The anxious Florya is upset by this decision and he takes to the woods for some solitude, he cries and then discovers that near by Glasha is also crying at being left at the camp, more so for being left alone than behind. The two begin to bond and end up in an open field when German planes attack and begin to bomb the encampment. The scenes that follow next teeter on the brink of madness on film. Come and See is likely one of the most maddening films ever made for that matter. The key is the soundtrack. Florya is struck deaf for a few moments by the bombs. Sounds are muffled, but not like anything you've ever seen in a Hollywood film. The soundtrack is a mix of strange ringing and sounds and music, adding to the atmosphere of chaos that the two youngsters have now been thrown into. Much of the film has this style of soundtrack, which makes the Florya's descent into madness much more poignant.

    The film movies forward from here back to Florya's village which has now been deserted. The two head to an island on the other side of a bog where Florya believes the town is hiding along with his mother and sisters. The scene where they climb through the mud is another example of Florya losing his mind. The soundtrack again becomes ambient and menacing in its strange blends of sounds. They eventually find some villagers and Florya now even more loses his sanity, along with some of his hair, which is given to recreate a statue of Hitler. This will be the last time we see Glasha in the movie, as Florya goes with a party to collect food for the starving people.

    The most famous scene, and the one that will likely never leave you, is of a village being ransacked by Nazi soldiers. The scene is chaotic and culminates in a barn stuffed with the townspeople being burned and shot apart. Another one of the most famous shots from the movie is of Florya shooting a photo of Hitler, each bullet making time reverse. The photo goes back in time until it is a picture of Hitler as a baby on his mothers lap. He is an innocent infant, and Florya cannot bring himself to fire another shot. These shots are incredibly powerful and they stick in your mind.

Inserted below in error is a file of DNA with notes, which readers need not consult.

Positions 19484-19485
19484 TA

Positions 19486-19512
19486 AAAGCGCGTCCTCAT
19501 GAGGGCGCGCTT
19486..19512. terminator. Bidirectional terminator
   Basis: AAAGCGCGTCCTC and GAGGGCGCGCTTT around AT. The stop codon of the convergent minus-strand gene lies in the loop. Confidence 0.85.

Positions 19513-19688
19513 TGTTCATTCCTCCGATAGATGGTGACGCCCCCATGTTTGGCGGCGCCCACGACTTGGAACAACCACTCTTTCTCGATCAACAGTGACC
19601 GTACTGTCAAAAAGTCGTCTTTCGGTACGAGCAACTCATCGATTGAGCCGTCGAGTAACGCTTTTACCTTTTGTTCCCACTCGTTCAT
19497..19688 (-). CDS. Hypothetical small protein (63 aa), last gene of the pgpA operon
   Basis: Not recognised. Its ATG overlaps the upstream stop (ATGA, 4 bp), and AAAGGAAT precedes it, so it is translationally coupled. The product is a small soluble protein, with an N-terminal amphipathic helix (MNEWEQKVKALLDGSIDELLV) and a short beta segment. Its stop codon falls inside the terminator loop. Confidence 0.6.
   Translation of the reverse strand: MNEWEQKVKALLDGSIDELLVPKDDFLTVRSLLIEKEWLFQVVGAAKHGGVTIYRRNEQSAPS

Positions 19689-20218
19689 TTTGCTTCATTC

Obviously, Come and See was filmed with influences of Soviet Propaganda in it, but it hardly matters because it is so well made and so maddening you can't help but be totally absorbed by the experience. The movie has a hypnotic quality about it, and without being horrifying because it's a jump out of your seat surprise bloodbath, it is horrifying in its representation of the cruelty people are capable of in war.

    I can't remember ever seeing another film that expressed the descent into madness any better and being so involving as Come and See. By the end of the film, you feel like you've just experienced what it must be like to lose your mind. The film never goes into the desensitizing of violence in war. Instead it focuses on the violence which causes those who witness to become desensitized from the madness of its cruelty.

    Elem Klimov created this film out of his actors and their emotions, and essentially used the viewer as another character. This movie draws you in and makes you experience exactly what the characters must. There are few other films that do that to you, especially to the extent that this one does it. And for that, Come and See is not only a masterpiece, it's really one of the best films you'll ever see. Find it, but don't just watch it. Allow it to take you in; even if that means you have to see it a couple times. Let it take you in, and you're in for an experience rarely found in cinema anymore